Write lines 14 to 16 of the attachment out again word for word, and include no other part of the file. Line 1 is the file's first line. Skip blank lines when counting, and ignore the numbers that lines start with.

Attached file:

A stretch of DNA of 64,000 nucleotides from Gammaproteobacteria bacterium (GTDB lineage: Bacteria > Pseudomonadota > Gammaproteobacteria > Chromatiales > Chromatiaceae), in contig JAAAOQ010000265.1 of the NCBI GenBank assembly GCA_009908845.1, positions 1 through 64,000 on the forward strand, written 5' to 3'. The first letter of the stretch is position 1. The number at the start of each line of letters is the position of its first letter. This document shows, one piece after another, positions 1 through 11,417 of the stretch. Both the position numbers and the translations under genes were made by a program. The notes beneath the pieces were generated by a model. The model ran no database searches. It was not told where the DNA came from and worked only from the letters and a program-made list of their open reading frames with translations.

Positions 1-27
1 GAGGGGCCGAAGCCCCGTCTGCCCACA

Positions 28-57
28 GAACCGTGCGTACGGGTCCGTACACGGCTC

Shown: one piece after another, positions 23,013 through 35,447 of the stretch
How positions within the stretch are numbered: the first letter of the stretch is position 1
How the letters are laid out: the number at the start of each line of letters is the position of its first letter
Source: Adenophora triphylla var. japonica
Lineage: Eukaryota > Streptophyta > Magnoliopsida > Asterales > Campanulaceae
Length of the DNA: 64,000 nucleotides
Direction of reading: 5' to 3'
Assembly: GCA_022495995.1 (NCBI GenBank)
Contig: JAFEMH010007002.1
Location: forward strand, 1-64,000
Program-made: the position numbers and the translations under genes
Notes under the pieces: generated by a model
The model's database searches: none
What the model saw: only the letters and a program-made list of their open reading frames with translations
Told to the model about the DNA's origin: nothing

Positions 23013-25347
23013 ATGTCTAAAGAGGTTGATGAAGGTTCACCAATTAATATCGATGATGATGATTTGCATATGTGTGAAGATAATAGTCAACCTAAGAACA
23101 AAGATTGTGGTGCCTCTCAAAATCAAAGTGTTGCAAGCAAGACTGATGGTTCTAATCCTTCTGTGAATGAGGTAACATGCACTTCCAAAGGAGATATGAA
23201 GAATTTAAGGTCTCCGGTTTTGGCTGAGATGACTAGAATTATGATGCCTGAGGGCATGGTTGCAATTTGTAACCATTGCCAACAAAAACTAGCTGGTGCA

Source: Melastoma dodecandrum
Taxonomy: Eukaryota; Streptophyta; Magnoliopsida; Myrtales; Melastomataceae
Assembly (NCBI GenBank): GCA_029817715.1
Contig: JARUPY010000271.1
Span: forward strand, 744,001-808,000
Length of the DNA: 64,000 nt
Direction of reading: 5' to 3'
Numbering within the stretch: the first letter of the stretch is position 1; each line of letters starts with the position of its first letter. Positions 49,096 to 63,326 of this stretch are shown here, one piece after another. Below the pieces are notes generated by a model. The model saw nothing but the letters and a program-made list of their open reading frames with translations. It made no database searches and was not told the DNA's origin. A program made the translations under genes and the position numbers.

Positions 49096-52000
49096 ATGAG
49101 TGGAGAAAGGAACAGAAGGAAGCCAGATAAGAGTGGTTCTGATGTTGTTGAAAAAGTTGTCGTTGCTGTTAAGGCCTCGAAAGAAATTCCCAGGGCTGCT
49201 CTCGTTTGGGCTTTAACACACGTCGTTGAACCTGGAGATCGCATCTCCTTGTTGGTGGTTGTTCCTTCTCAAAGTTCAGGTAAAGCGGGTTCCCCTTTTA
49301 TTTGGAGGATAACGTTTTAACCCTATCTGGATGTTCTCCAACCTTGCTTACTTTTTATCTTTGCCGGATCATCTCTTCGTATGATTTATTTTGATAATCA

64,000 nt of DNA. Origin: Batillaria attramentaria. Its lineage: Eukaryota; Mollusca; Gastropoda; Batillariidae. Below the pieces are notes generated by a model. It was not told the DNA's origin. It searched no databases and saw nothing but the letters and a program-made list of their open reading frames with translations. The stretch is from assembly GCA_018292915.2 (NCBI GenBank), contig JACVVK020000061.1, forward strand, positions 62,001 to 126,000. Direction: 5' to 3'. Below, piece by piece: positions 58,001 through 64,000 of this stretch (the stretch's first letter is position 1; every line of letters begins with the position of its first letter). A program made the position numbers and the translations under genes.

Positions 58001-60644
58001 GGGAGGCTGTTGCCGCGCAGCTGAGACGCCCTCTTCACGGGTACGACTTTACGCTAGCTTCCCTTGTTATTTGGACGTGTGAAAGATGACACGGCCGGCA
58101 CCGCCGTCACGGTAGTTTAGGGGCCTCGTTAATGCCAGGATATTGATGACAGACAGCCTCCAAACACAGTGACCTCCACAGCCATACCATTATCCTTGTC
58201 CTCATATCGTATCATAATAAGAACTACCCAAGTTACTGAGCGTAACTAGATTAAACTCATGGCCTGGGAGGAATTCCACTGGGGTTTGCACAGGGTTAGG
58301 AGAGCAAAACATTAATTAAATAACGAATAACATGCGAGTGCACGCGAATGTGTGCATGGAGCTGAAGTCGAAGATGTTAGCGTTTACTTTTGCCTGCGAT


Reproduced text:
Contig: JAFEMH010007002.1
Location: forward strand, 1-64,000
Program-made: the position numbers and the translations under genes